25 thoughts on “17 Ways to Fill Your Literary Gaps and Ease Boredom While You Shelter At Home in 106 Degrees #Nonet”

  1. I journal longhand every day to work out the thoughts in my mind, and that’s been a great help. Have never thought of poetry even though I’m an avid reader and writer. Am going to check it now soon. Thanks for sharing, Marsha!

    Liked by 1 person

    1. Thanks for your comment, Stuart. I like the title of your blog! A blogger said yesterday, “We can spend money on therapy or we can write in our journal.” Not that I have anything against therapists, but writing is more accessible and helps us consolidate our thoughts. When you write a poem on your blog, share the link, or feel free to share a poem. 🤗

      Liked by 1 person

  2. A lovely post. I have not journaled about the virus, but I did make huge progress with my new book, start another short story, make a few lovely cakes and now I am starting a covid-19 memories cake art series. It hasn’t been all bad but my sons have had more than enough.

    Liked by 2 people

  3. Marsha, that you for the wonderful poem and the lovely promotion of this challenge. Will you please go to Mr. Linky on the challenge post and add the URL of this post to the list? Here is the link: https://colleenchesebro.com/2020/06/23/colleens-2020-weekly-tanka-tuesday-poetry-challenge-no-183-themeprompt/. That way I can update the post from yesterday and close the link. I’m so tickled that you had fun writing poetry. I hope you will join in to this week’s challenge, as well. Here is the link: https://colleenchesebro.com/2020/06/30/colleens-2020-weekly-tanka-tuesday-poetry-challenge-no-184-specificform/.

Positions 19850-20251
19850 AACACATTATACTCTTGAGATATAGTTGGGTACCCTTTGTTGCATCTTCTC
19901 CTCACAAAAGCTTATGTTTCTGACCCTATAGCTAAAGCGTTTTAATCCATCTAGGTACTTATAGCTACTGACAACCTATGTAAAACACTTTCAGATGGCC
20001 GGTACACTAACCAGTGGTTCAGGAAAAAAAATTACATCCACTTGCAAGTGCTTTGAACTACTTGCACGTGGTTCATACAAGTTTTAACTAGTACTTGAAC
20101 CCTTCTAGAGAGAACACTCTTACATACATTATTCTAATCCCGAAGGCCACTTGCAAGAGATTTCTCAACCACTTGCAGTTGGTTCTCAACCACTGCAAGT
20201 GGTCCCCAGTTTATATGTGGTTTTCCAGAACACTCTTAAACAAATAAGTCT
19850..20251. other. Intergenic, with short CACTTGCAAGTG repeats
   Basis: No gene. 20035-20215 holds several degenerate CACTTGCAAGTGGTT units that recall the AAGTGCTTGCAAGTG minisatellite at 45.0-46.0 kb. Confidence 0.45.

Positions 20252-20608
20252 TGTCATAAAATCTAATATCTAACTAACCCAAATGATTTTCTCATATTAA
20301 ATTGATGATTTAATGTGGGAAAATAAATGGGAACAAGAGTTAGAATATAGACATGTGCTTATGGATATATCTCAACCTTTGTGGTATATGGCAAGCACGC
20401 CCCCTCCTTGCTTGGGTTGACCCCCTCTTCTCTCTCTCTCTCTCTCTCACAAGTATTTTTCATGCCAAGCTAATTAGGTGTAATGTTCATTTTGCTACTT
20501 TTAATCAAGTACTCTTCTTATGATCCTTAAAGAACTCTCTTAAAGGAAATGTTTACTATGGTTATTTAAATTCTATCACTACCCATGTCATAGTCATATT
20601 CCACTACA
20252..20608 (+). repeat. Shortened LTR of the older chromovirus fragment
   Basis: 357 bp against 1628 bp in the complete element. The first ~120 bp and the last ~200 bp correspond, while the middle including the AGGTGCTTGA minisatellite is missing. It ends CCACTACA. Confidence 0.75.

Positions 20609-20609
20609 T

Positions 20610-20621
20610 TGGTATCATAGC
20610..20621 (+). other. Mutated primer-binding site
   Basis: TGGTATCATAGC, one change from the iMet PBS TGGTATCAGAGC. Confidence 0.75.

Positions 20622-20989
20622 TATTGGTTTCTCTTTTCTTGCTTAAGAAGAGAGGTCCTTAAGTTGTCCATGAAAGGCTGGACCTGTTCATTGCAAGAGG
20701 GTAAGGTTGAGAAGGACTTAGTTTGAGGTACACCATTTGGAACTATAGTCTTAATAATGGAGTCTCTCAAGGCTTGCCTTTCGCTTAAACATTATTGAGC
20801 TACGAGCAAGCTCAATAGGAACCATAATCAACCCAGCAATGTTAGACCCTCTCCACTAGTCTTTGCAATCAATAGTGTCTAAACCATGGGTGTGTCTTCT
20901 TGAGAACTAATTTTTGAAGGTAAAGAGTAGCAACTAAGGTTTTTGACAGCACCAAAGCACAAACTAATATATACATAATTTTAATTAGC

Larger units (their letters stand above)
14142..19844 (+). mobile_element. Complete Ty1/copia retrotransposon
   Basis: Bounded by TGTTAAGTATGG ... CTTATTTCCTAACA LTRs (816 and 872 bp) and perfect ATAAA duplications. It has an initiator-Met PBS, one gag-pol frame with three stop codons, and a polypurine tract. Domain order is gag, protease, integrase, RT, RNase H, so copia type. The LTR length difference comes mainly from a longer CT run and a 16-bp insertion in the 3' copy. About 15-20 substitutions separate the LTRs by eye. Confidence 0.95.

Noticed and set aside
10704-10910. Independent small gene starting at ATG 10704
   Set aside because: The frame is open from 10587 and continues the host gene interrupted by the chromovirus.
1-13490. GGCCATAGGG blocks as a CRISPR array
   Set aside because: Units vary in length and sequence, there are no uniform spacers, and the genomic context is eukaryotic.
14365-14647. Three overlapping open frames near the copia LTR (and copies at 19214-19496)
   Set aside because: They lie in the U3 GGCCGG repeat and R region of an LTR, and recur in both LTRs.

Liked by 1 person

        1. I’m honored to be added to the list of Poetry Stars. 🙂 Air conditioning. We are learning to live without. The insurance company just called and said the new unit should be installed on Friday. It’s been two months, and we’ve gone through up to 106 degrees and we are still alive. Yeah! Today if feels balmy at 95. I’m loving it. Yesterday was a chilly 86. Whooppee! Did I tell you I had a great chat with Charli. Wow! I love her philosophy. I found out that I am a Carrot Rancher! 🙂

          Liked by 1 person

  4. I enjoy reading some types of poetry, Marsha, yours was great! No AC? Oh my goodness, how are you surviving? We were hit hard last week, too, got to 102 two days in a row. At least we get the delta breeze when it decides to blow. Stay cool and enjoy!

    Liked by 1 person

    1. Thanks for the comment and the compliment, Terry. You guys are several degrees cooler up there than we are. Our son lives up there in the pocket area. His home stays nice and cool. We are fortunate to have a outside room on a separate air con system. We sleep there at night. Vince installed a window unit air con in the living room and that keeps us cool enough until bed time. our indoor bedrooms are not liveable at night, though. 🙂 You’re going to love the change when you move. You may get snow, though.

      Liked by 1 person

    1. Thanks Pat, I wanted to try something I hadn’t done before. Thanks for the theme. That was fun! I have assigned students to write found poems from some of their reading, but hadn’t done anything myself just for fun. 🙂 Marsha 🙂

      Like

Your babbling is music to my ears. Please leave a comment!

Fill in your details below or click an icon to log in:

WordPress.com Logo

You are commenting using your WordPress.com account. Log Out /  Change )

Google photo

You are commenting using your Google account. Log Out /  Change )

Twitter picture

You are commenting using your Twitter account. Log Out /  Change )

Facebook photo

You are commenting using your Facebook account. Log Out /  Change )

Connecting to %s

This site uses Akismet to reduce spam. Learn how your comment data is processed.